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Let $f:(0,1) \to {\mathbb R}$ be a map, which is not assumed to be continuous or even measurable. I say that $x_0\in (0,1)$ is an explosion point if $\lim_{x\to x_0,x\neq x_0}|f(x)|=\infty$.

My question : Must the set of explosion points be at most countable ?

My thoughts : So far, I cannot even show that not every point is an explosion point. If $[0,1]$ is replaced by $[0,1]\cap {\mathbb Q}$, it is easy to construct a pathological example where every point is an explosion point : let $(q_k)_{k\geq 1}$ be an enumeration of $[0,1]\cap\mathbb Q$, and define

$$ f(q_n)=\max_{k\leq n}\frac{1}{|q_n-q_k|} $$

Then for every $k$, $f$ satisfies $|f(x)|\geq \frac{1}{|x-q_k|}$ for all but finitely many $x$, so $q_k$ is an explosion point.

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2 Answers 2

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Let $A$ be the set of explosion points. I claim that $A$ is countable. It will suffice to show that, for each $n\in\mathbb N$, $\{x\in A:|f(x)|\le n\}$ is countable.

Consider a fixed $n\in\mathbb N$. Each point of $A$ is covered by an open interval $I$ such that $|f(x)|\le n$ holds for at most one point in $I$. The set $A$ is covered by countably many of those intervals.

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  • $\begingroup$ I don't quite follow the reasoning in the very last sentence. Put $A_n = \{x\in A:|f(x)|\le n\}$. For each $a\in A_n$, we have an interval $I_a$ as you described, with $I_a \cap A_n = \lbrace a \rbrace$ and $A_n \subseteq \bigcup_{a\in A_n} I_a$. How do we extract a countable subcover ? $\endgroup$ Mar 22, 2020 at 10:45
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    $\begingroup$ For a set $A\subseteq\mathbb R$, every open cover of $A$ has a countable subcover. For instance, we could have chosen intervals with rational endpoints, and then it's obvious, because there are only countably many intervals all told. $\endgroup$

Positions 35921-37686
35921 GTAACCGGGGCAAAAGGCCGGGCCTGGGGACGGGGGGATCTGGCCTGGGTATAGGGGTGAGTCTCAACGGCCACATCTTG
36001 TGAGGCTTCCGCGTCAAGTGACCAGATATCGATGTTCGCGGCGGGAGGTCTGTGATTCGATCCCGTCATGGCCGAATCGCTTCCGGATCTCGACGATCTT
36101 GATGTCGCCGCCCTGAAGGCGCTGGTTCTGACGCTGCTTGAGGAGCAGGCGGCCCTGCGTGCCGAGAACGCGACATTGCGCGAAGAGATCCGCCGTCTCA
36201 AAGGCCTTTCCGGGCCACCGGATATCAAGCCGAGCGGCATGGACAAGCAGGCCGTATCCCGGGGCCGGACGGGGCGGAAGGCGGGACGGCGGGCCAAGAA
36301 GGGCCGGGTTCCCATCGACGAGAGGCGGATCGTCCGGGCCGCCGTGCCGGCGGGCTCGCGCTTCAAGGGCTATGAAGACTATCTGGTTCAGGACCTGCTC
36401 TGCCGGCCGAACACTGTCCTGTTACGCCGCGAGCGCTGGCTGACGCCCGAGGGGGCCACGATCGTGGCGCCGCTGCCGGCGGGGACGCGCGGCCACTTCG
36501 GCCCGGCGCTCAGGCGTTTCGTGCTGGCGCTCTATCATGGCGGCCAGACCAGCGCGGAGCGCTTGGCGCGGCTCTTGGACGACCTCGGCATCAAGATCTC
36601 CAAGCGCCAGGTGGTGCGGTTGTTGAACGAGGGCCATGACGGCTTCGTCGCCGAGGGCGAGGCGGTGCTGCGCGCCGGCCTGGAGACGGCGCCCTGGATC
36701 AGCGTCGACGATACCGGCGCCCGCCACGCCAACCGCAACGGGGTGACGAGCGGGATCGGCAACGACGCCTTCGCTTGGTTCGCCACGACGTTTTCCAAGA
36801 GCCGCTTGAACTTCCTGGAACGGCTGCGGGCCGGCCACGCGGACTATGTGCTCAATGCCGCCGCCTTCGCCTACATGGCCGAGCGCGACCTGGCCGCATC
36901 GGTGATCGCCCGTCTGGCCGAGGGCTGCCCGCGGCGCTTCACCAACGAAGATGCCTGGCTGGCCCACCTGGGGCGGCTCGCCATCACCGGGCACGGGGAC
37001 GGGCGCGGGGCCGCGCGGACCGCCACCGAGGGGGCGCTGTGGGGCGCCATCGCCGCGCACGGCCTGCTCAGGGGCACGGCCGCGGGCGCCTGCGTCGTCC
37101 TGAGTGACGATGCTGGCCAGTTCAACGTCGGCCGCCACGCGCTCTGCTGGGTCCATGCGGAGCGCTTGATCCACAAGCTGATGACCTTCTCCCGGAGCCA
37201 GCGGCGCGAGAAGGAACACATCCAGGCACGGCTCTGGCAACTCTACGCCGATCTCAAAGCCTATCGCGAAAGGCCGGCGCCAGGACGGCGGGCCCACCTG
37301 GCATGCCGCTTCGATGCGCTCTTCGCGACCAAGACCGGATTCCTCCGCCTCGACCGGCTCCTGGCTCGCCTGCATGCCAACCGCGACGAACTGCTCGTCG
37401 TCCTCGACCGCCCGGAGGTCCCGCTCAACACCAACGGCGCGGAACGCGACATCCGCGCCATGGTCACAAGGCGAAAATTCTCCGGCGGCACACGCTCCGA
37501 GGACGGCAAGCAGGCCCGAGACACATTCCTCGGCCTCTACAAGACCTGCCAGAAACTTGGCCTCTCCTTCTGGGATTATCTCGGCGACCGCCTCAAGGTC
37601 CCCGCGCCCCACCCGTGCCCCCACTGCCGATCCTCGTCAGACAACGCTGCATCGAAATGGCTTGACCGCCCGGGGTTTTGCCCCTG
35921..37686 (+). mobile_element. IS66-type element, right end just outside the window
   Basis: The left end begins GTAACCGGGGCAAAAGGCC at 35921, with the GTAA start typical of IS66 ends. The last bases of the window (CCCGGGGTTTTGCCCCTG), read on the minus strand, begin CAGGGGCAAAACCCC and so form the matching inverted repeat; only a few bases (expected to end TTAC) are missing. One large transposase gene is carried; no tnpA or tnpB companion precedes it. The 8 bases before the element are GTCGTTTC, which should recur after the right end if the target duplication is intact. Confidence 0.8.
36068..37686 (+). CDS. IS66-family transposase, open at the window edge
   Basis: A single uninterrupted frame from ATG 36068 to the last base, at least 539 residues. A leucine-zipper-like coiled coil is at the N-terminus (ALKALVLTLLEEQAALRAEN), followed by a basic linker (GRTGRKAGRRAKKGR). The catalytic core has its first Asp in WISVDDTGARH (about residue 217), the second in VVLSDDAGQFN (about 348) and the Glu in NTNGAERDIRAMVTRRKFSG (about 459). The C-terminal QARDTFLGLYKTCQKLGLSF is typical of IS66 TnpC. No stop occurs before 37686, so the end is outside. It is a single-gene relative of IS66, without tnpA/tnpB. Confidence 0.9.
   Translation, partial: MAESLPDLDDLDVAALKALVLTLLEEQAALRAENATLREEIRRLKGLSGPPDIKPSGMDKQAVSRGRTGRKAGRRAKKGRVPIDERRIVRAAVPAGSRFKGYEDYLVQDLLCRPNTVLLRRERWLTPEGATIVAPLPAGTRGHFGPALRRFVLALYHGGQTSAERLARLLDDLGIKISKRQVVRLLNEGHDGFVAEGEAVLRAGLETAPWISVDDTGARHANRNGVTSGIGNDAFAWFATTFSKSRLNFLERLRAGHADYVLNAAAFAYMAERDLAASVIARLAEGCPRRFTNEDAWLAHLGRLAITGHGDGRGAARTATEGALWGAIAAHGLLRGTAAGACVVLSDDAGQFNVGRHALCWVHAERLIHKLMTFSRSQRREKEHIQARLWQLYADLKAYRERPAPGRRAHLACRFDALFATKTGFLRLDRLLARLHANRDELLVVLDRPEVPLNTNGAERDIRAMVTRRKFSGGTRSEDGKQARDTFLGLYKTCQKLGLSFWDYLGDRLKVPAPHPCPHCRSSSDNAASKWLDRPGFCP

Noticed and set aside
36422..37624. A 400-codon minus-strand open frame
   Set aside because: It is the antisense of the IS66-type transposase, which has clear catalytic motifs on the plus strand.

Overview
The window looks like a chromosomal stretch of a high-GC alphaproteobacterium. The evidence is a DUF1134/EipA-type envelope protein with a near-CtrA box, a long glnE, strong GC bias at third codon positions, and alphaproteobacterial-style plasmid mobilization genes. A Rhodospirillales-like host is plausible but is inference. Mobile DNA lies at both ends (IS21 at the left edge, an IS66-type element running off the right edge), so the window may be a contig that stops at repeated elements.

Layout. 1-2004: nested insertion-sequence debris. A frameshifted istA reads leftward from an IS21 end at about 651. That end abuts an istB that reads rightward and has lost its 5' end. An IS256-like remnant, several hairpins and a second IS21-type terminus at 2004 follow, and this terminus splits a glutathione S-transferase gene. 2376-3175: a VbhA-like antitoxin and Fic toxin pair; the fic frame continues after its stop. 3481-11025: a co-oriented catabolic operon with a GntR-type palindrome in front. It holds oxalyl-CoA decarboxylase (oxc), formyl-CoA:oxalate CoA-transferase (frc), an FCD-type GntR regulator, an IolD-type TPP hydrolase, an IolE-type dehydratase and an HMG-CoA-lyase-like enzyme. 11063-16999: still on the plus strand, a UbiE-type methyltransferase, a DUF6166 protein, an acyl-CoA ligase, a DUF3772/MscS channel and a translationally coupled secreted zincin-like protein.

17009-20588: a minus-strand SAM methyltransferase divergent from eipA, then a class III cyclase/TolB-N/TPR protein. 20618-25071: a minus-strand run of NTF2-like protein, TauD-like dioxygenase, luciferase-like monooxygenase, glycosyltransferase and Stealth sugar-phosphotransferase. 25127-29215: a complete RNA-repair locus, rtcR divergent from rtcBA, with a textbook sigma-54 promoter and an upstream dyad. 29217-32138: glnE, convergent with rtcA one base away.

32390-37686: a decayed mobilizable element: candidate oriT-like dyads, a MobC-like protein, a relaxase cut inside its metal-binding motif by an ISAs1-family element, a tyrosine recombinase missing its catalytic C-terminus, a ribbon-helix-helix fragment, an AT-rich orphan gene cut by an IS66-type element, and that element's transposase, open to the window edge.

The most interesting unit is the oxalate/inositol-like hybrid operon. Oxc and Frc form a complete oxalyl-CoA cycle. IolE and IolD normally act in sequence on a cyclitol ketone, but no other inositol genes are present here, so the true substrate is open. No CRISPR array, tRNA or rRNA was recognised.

– bof
    Mar 22, 2020 at 10:49
  • $\begingroup$ en.wikipedia.org/wiki/… $\endgroup$
    – bof
    Mar 22, 2020 at 10:53
  • $\begingroup$ Got it. Thanks for the explanation $\endgroup$ Mar 22, 2020 at 10:54
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I have yet no idea wether the set of explosion points can be uncountable. But the following is true:

Let $A \subset \mathbb{R}$ be non-empty and closed. Let $f: A \rightarrow \mathbb{R}$ be any map, then the set of explosion points is not equal to $A$.

Proof.
Assume the statement is false, i.e., that the set of explosion points is equal to $A$. Define for each $n \in \mathbb{N}$, $$ A_n = \{ x \in A \mid |f(x)| > n \}. $$ We claim that each $A_n$ is open and dense in $A$.
A_n is Open: Take $a \in A_n$, because $\lim_{x \rightarrow a} |f(x)| = \infty$, there exists $\delta >0$ such that for all $x \in A$ with $0<|x-a|<\delta \Rightarrow |f(x)| >n$. So that $B(a,\delta) \subset A$.
A_n is dense: Let $a \in A$ and $\delta >0$, because $\lim_{x \rightarrow a} |f(x)| = \infty$, there exists $\epsilon >0$ such that for all $x \in A$ with $0<|x-a|<\epsilon \Rightarrow |f(x)| >n$. In particular $a+\frac12 \min \{\epsilon, \delta\} \in A_n$.

By Baire's category theorem $\cap_{n=0}^\infty A_n $ is still dense in $A$. However $\cap A_n$ is empty and hence cannot be dense in $A$.

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    $\begingroup$ Nice ! This also implies that there is a non-explosion point in every nonempty closed subset of $A$ ; in particular, the set of non-explosion points is dense in $A$. $\endgroup$ Mar 22, 2020 at 10:11
  • $\begingroup$ You are right! I had the impression that something more general could be said. $\endgroup$
    – abcdef
    Mar 22, 2020 at 10:15

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